Wintery Knight

…integrating Christian faith and knowledge in the public square

J.P. Moreland lectures on “Love Your God With All Your Mind”

Dr. J.P. Moreland

Dr. J.P. Moreland

If I had to pick a few lectures that really changed my life, then this lecture by J.P. Moreland would definitely be on that list.

The MP3 file.

Topics:

  • How J.P. Moreland become a Christian
  • How evangelism drove his efforts to answer skeptics
  • How can evangelicals be so numerous, and yet have so little influence?
  • When did the church stop being able to out-think her critics?
  • How studying and thinking can be a way of worshiping God
  • Romans 12:1-2 – what does this passage mean?
  • Are your beliefs under the control of your will?
  • Can you “try” to believe something by an act of will?
  • If not, then how can you change your beliefs?
  • Changing your mind is the only way to change your life
  • Matthew 22:37 – what is this passage saying?
  • How can you love God by using your intellect?
  • How can you defend God’s honor, when it is called into question?
  • In a debate, should you quote sources that your opponent doesn’t accept?
  • Should you only study the Bible, or should you study rival worldviews?
  • 1 Pet 3:15 – what does this passage mean?
  • If you knew you were going to be in a debate, what should you do?
  • How can you be bold in witnessing? Where does boldness come from?
  • What should the church do to make bold evangelists?
  • 2 Cor 10:5 – what is this passage talking about?
  • The passage talks about destroying fortresses – what are the fortresses?
  • List of some of the speculations that we are supposed to be destroying
  • What does the phrase “spiritual warfare” really mean?

And here is a longer version of the same lecture (MP3) presented to an audience of university students and faculty.

By the way, the title of his lecture comes from a book that he wrote, which is now in its second edition.

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J.P. Moreland asks: does truth matter when choosing a religion?

Dr. J.P. Moreland

Dr. J.P. Moreland

This lecture contains Moreland’s famous “Wonmug” illustration. Ah, memories! If you don’t know who Wonmug is, you can find out in this lecture.

The MP3 file is here.

Topics:

  • Is it intolerant to think that one religion is true?
  • Is it more important to be loving and accepting of people regardless of worldview?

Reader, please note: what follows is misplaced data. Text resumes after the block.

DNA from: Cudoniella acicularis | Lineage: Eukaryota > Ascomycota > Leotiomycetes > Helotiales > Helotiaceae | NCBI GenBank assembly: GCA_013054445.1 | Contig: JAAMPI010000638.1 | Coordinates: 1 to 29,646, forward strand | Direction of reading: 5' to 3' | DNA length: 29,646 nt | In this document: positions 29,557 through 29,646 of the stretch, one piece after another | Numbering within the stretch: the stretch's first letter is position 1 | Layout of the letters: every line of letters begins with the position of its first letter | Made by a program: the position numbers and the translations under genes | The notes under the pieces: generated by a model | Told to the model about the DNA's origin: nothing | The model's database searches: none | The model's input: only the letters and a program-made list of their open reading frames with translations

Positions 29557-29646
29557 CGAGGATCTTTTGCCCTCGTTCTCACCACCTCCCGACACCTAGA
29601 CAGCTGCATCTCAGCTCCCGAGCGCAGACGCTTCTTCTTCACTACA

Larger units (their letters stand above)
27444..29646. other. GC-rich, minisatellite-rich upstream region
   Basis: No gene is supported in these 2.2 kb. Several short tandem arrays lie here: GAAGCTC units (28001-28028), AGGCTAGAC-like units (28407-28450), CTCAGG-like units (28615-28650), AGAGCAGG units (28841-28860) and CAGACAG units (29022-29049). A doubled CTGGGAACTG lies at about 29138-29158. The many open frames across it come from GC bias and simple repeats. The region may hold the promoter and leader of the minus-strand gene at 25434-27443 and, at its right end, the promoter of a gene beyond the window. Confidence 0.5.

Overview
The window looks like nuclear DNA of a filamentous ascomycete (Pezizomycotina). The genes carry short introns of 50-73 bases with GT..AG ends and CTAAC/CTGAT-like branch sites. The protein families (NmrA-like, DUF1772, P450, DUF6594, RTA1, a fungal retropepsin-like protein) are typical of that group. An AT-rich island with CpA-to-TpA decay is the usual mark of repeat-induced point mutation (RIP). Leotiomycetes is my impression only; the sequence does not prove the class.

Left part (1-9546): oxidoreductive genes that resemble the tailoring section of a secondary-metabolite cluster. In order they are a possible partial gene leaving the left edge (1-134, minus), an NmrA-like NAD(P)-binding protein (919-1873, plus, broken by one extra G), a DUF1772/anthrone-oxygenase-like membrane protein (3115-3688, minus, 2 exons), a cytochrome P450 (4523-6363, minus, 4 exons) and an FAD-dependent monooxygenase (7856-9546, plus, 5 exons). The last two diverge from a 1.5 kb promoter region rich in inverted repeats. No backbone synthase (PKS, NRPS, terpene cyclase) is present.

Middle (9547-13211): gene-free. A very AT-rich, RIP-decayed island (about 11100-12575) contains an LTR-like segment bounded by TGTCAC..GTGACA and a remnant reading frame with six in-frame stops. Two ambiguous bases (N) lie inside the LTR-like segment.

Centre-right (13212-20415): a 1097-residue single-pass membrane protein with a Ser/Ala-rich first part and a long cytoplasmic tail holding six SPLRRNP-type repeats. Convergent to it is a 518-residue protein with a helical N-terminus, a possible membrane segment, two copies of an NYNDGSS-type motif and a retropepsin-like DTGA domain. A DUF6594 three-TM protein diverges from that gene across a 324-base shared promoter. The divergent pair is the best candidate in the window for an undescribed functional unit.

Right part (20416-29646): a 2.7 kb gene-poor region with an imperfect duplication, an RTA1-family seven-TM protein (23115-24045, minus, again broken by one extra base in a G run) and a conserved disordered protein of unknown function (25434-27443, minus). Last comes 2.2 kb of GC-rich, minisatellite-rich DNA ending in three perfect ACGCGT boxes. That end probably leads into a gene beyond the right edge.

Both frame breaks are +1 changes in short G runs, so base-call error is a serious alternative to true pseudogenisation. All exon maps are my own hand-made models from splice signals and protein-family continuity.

• How should Christians approach the question of religious pluralism?
  • How does a person choose a religion anyway?
  • Who is Wonmug, and would you like to be like Wonmug?
  • Is it enough that a belief “works for you”, or do you want to believe the truth?
  • Can all the religions in the world be true?
  • Is it wise to pick and choose what you like from all the different religions?
  • Is it possible to investigate which religion is true? How?
  • Which religions are testable for being true or false?
  • How you can test Christianity historically (very brief)

This is the most fun lecture to listen to, you should listen to it, if you like fun.

Filed under: Podcasts, , , , , , , , , , , , , , , , ,

J. Warner Wallace: six reasons why you should believe in non-physical minds

(Podcast uploaded, with permission, by ReligioPolitical Talk)

This podcast is a must-listen. Please take the time to download this podcast and listen to it. I guarantee that you will love this podcast. I even recommended it to my Dad and I almost never do that.

Details:

In this podcast, J. Warner examines the evidence for the existence of the mind (and inferentially, the soul) as he looks at six classic philosophical arguments. Jim also briefly discusses Thomas Nagel’s book, Mind and Cosmos and discusses the limitations of physicalism.

The MP3 file is here. (67 MB, 72 minutes)

Topics:

  • Atheist Thomas Nagel’s latest book “Mind and Cosmos” makes the case that materialism cannot account for the evidence of mental phenomena
  • Nagel writes in this recent New York Times article that materialism cannot account for the reality of consciousness, meaning, intention and purpose
  • Quote from the Nagel article:

Even though the theistic outlook, in some versions, is consistent with the available scientific evidence, I don’t believe it, and am drawn instead to a naturalistic, though non-materialist, alternative. Mind, I suspect, is not an inexplicable accident or a divine and anomalous gift but a basic aspect of nature that we will not understand until we transcend the built-in limits of contemporary scientific orthodoxy.